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Widowed Parent’s Allowance
Widowed Parent’s Allowance is a weekly payment made to a widow, widower or surviving civil partner with dependent children. Your husband, wife or civil partner must usually have died on or after 9 April 2001.
Widowed Parent’s Allowance is part of your taxable income.
You can get Widowed Parent’s Allowance if you are bringing up a child or you are a woman expecting your husband’s baby. You can also get Widowed Parent’s Allowance if you are a woman who was living with your civil partner when she died and you are pregnant as a result of fertility treatment.
You must have been under state pension age when your husband, wife or civil partner died, and your spouse or civil partner must have paid enough national insurance contributions for you to get Widowed Parent’s Allowance. The only exception is if their death was caused by an industrial injury or an industrial disease, when it does not matter if enough national insurance contributions had been paid.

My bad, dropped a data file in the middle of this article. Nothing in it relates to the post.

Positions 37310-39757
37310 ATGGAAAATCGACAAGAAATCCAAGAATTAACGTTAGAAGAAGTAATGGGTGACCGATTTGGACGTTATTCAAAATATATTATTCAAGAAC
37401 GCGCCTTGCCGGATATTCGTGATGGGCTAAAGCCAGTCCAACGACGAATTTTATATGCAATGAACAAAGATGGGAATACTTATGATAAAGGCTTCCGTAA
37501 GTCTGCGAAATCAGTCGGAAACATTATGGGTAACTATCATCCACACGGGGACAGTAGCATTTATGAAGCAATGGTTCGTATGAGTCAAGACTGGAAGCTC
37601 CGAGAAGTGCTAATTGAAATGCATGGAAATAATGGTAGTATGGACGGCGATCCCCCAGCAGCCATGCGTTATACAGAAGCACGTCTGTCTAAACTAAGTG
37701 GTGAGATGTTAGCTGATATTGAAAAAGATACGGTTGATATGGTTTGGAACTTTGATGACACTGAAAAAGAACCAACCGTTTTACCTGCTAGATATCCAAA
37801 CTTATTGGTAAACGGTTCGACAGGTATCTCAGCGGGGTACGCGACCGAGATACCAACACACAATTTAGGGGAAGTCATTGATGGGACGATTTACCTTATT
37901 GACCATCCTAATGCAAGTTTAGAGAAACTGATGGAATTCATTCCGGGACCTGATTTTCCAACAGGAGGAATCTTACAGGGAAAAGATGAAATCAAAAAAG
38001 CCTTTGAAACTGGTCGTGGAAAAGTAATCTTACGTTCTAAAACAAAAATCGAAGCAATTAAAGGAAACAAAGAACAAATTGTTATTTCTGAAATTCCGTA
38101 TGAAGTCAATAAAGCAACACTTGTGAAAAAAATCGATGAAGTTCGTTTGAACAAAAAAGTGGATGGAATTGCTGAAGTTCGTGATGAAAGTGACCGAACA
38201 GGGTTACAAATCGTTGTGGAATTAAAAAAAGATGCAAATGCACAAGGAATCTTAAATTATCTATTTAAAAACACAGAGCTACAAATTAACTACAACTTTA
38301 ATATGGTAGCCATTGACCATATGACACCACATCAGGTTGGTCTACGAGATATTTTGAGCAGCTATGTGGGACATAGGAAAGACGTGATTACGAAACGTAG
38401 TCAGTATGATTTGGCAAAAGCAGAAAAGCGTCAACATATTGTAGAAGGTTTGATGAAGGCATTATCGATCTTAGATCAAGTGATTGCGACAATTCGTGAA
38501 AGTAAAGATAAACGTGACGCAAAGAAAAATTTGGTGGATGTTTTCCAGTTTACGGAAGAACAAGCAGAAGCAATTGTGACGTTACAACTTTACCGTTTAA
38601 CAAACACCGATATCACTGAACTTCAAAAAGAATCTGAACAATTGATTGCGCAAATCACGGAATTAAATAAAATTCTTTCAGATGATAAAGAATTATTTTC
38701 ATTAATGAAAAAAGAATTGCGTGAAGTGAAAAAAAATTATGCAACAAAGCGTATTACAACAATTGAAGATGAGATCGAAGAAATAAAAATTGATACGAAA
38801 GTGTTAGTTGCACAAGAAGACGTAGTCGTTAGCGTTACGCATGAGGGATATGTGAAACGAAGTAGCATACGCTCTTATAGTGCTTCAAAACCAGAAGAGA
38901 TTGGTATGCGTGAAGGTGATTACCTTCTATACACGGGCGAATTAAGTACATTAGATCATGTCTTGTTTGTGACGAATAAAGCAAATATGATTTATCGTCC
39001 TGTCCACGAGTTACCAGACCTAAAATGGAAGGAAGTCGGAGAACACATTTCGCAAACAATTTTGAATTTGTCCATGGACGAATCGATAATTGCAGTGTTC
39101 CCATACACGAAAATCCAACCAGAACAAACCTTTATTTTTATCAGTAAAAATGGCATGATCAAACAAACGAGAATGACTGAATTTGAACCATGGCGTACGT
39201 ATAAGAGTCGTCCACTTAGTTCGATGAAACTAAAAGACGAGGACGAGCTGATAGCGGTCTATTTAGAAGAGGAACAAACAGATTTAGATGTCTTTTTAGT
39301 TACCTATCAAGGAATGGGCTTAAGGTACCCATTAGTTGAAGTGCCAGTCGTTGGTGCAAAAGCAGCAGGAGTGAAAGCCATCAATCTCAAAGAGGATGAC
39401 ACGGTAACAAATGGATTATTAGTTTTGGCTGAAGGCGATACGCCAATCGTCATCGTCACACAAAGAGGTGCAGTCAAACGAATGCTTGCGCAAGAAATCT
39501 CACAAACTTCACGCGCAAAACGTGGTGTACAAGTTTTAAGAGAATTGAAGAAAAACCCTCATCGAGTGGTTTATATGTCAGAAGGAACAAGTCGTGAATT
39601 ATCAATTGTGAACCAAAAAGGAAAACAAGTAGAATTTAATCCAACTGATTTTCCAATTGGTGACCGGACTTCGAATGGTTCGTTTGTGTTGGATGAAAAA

Widowed Parent’s Allowance is made up of a basic allowance, and in some cases an additional pension on top based on your late husband, wife or civil partner’s earnings.
The amount of the basic Widowed Parent’s Allowance will depend on your late husband, wife or civil partner’s national insurance contributions, unless they died because of an industrial injury or disease.
You can find the current rates of Widowed Parent’s Allowance on the GOV.UK website here: https://www.gov.uk/widowed-parents-allowance/overview
Widowed Parent’s Allowance is usually paid directly into a bank, building society or Post Office card account.
You can get Widowed Parent’s Allowance until you stop getting Child Benefit. If this happens within 52 weeks of your husband, wife or civil partner’s death, you can claim Bereavement Allowance for the rest of the 52 weeks.
Payment of Widowed Parent’s Allowance will end earlier if you stop being entitled for a reason not connected to your children, for example, if you get married, register a civil partnership or start living with someone as a couple.